Walkthrough & Closing
“Closing” escrow is the process of finalizing the sale, ultimately transferring ownership of the home from seller to buyer. The final steps to reaching the “closing table” are:
Review the Closing Disclosure
The Closing Disclosure is a 5-page document that provides final details about the mortgage loan you have selected. It includes the loan terms, your projected monthly payments, and how much you will pay in fees and other costs to get your mortgage and purchase the property (closing costs).
Your lender or mortgage broker is required to give you the Closing Disclosure at least three business days before you sign the loan documents. This federally mandated 3-day window allows you time to compare your final terms and costs to those estimated in the Loan Estimate that you previously received from the lender. The three days also gives you time to ask your lender any questions before you go to the closing table.
If you’re making an all-cash purchase, there will not be a closing disclosure, however the escrow agency will prepare a Settlement Statement detailing your closing costs.
Before you sign closing documents, you’ll have an opportunity option to conduct a pre-closing walk-through of the property. This is the opportunity to ensure the property is still in the same physical condition as when you executed the purchase contract.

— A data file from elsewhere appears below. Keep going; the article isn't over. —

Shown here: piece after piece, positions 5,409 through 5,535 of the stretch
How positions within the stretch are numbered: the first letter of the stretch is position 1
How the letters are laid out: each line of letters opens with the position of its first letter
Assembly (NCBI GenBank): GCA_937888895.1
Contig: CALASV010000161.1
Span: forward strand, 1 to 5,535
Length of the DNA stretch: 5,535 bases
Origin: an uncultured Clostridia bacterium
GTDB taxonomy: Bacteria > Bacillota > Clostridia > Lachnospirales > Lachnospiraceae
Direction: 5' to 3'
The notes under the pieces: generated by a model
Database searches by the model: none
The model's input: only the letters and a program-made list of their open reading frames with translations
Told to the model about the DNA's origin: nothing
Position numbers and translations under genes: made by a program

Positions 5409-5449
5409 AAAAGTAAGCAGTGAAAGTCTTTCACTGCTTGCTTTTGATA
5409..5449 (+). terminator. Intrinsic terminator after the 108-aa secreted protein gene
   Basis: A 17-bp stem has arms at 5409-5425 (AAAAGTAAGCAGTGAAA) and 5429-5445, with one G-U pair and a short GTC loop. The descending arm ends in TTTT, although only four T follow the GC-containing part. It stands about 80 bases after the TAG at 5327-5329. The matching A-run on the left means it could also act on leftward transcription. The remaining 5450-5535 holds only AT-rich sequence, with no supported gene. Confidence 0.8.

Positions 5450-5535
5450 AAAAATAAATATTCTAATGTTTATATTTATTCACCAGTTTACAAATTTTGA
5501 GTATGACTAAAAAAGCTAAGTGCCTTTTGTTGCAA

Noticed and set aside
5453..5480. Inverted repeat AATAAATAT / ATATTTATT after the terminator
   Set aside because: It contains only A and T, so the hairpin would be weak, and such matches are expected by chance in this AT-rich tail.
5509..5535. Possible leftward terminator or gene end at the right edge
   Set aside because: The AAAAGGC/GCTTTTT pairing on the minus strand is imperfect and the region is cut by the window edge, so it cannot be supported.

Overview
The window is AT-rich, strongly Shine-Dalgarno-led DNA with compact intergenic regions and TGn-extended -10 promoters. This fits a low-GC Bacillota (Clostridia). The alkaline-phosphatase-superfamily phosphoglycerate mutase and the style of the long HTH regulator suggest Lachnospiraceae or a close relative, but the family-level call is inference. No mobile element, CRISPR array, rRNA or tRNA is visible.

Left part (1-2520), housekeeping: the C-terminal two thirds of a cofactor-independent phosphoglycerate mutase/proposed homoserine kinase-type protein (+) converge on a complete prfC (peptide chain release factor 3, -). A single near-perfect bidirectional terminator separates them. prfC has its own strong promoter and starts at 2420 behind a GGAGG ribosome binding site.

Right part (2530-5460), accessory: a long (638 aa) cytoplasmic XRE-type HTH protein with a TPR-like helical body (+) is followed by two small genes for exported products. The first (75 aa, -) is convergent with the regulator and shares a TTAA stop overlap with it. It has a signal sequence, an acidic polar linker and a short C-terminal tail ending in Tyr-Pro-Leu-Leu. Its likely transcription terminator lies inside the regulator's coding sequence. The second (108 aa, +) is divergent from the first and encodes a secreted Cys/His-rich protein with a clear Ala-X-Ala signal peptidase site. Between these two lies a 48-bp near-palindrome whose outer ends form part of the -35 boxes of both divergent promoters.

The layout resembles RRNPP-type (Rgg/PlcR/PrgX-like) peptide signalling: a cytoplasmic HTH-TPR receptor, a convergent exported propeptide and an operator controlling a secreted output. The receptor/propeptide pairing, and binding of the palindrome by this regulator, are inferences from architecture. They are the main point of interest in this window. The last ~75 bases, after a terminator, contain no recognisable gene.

You’ll also confirm any negotiated repairs have been completed, either through your own visual inspection, a professional re-inspection, or by reviewing repair receipts and warranties provided by the seller.
Recording and Closing Escrow
Expect to sign your closing and loan documents the morning of the scheduled closing date, or (ideally) a day or two prior — that’s also the day you’ll bring a certified check or arrange a wire transfer to cover the balance of your down payment and closing costs. On closing day, once all documents are signed by both the buyer and seller, and funds have been received from all sources (you and your lender), the escrow agency will “record” the deed with the county, transferring ownership, and enabling you to take possession of your new home!
Note: In Arizona, “closing” doesn’t officially occur until the deed is recorded by Pima County, which can be anytime between 8:30 a.m. and 5 p.m.. Since you can’t receive keys until the sale is recorded, it’s best to plan movers and other appointments for the day after closing.